Renewable Energy News


Direct Wafer Process To Further Cut The Cost Of Solar Power


by Energy Matters

Direct Wafter - solar silicon
U.S solar company 1366 Technologies will receive $150 million in government support after its highly successful technique for manufacturing silicon solar wafers, which can reduce production costs of the wafers by 50 percent, was recognised by the Department of Energy (DOE) as a project capable of "dramatically cutting the cost of solar power" in America. 
The company developed an innovative process called Direct Wafer manufacturing. The process uses lasers to cut wafers directly from a thinly cast sheet of frozen silicon 200 microns thick, or about 20 thousandths of a centimetre; which uses 50-percent less waste than current silicon solar wafer processing - and does it in a fraction of the time. 
According the DOE, the entire wafer formation process can be completed in just 25 seconds when compared to conventional batch processing, which can take up to three days.
1366 Technologies is a favourite of the DOE’s federal loans guarantee program that supports the commercialisation of renewable energy projects with a view to creating jobs and lowering the cost of clean energy. 
Original development of the company’s Direct Wafer process, and bringing the technology to market, was made possible with a $4 million grant from the Department’s Advanced Research Projects Agency and an additional $3 million grant from the Office of Energy Efficiency and Renewable Energy.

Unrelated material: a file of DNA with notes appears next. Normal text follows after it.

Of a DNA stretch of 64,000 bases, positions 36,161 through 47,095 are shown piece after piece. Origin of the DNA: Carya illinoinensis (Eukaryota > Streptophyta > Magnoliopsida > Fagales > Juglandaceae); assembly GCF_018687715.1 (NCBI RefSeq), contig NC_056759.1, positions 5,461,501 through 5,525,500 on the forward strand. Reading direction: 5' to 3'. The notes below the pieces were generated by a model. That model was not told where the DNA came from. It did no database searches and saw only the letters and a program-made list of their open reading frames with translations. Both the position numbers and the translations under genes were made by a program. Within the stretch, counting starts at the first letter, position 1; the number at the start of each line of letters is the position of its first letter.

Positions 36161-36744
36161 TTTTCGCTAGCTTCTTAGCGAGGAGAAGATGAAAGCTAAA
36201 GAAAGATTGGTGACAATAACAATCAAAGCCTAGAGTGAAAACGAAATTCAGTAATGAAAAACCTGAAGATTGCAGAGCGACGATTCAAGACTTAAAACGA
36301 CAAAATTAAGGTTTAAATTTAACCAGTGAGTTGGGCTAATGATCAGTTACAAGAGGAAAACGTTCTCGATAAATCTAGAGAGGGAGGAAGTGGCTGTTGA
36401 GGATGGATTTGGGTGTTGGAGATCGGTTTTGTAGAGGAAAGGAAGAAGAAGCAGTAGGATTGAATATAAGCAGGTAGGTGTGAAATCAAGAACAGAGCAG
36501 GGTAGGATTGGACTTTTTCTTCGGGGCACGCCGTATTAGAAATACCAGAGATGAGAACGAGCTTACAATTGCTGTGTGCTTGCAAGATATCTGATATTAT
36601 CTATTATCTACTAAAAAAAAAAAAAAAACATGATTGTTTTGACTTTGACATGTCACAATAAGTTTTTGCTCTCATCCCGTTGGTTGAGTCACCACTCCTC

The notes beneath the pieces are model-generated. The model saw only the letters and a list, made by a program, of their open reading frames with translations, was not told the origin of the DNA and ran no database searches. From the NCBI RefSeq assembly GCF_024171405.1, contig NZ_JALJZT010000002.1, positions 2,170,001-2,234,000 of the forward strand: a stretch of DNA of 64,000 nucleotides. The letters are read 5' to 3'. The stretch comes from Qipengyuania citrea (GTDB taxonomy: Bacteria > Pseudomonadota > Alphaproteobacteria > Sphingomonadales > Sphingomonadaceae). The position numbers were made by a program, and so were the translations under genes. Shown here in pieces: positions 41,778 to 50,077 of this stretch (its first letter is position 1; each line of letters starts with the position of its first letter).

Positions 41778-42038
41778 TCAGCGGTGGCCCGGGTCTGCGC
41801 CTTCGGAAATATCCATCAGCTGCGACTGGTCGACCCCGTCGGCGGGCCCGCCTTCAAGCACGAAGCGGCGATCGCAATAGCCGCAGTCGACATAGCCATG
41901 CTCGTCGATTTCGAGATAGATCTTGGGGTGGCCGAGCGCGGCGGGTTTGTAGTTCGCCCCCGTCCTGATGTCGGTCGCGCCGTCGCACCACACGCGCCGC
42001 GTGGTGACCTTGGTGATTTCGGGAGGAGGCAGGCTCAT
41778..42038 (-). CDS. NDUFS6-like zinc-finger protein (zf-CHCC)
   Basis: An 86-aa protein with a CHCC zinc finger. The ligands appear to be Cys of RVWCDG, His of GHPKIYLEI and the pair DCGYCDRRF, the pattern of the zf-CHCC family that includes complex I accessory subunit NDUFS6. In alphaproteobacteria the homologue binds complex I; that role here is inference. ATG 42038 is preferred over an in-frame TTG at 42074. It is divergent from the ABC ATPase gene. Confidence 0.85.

1366 Technologies received the $150 million loans guarantee to build a large-scale multicrystalline solar wafer manufacturing facility. Expected to fund 70 permanent jobs and 50 construction jobs, the facility will produce approximately 700 to 1,000 megawatts of silicon-based wafers each year.
U.S Energy Secretary Steven Chu gave the project his customary stamp of approval. "This type of pioneering technology is needed to compete and thrive in the global race for solar manufacturing, a market worth billions of dollars and tens of thousands of jobs in the years ahead." 


No deposit solar


Other news for Monday 12 September, 2011


Return to main renewable energy news section


Other Energy Matters News Services